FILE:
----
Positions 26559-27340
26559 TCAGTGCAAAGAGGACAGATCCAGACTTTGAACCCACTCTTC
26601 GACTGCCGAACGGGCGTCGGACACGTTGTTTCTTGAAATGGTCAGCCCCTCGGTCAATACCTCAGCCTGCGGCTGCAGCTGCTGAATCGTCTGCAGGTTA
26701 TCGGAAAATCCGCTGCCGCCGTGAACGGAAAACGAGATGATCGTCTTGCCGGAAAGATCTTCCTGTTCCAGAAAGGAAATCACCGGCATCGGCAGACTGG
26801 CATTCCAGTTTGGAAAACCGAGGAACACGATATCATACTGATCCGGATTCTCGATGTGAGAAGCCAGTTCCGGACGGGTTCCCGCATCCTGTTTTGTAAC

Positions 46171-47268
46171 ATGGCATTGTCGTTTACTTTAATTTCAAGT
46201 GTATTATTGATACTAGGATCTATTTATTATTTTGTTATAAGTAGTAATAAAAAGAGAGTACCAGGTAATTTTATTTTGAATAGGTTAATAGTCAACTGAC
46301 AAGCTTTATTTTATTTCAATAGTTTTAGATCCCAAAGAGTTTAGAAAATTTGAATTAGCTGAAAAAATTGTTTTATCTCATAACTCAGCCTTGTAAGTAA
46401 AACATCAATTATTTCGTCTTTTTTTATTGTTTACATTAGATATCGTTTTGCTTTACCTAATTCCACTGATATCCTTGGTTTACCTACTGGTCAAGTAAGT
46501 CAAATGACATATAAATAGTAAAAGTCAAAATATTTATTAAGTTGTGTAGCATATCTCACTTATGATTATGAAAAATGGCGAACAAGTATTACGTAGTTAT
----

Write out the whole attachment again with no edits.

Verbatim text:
Positions 26559-27340
26559 TCAGTGCAAAGAGGACAGATCCAGACTTTGAACCCACTCTTC
26601 GACTGCCGAACGGGCGTCGGACACGTTGTTTCTTGAAATGGTCAGCCCCTCGGTCAATACCTCAGCCTGCGGCTGCAGCTGCTGAATCGTCTGCAGGTTA
26701 TCGGAAAATCCGCTGCCGCCGTGAACGGAAAACGAGATGATCGTCTTGCCGGAAAGATCTTCCTGTTCCAGAAAGGAAATCACCGGCATCGGCAGACTGG
26801 CATTCCAGTTTGGAAAACCGAGGAACACGATATCATACTGATCCGGATTCTCGATGTGAGAAGCCAGTTCCGGACGGGTTCCCGCATCCTGTTTTGTAAC

Positions 46171-47268
46171 ATGGCATTGTCGTTTACTTTAATTTCAAGT
46201 GTATTATTGATACTAGGATCTATTTATTATTTTGTTATAAGTAGTAATAAAAAGAGAGTACCAGGTAATTTTATTTTGAATAGGTTAATAGTCAACTGAC
46301 AAGCTTTATTTTATTTCAATAGTTTTAGATCCCAAAGAGTTTAGAAAATTTGAATTAGCTGAAAAAATTGTTTTATCTCATAACTCAGCCTTGTAAGTAA
46401 AACATCAATTATTTCGTCTTTTTTTATTGTTTACATTAGATATCGTTTTGCTTTACCTAATTCCACTGATATCCTTGGTTTACCTACTGGTCAAGTAAGT
46501 CAAATGACATATAAATAGTAAAAGTCAAAATATTTATTAAGTTGTGTAGCATATCTCACTTATGATTATGAAAAATGGCGAACAAGTATTACGTAGTTAT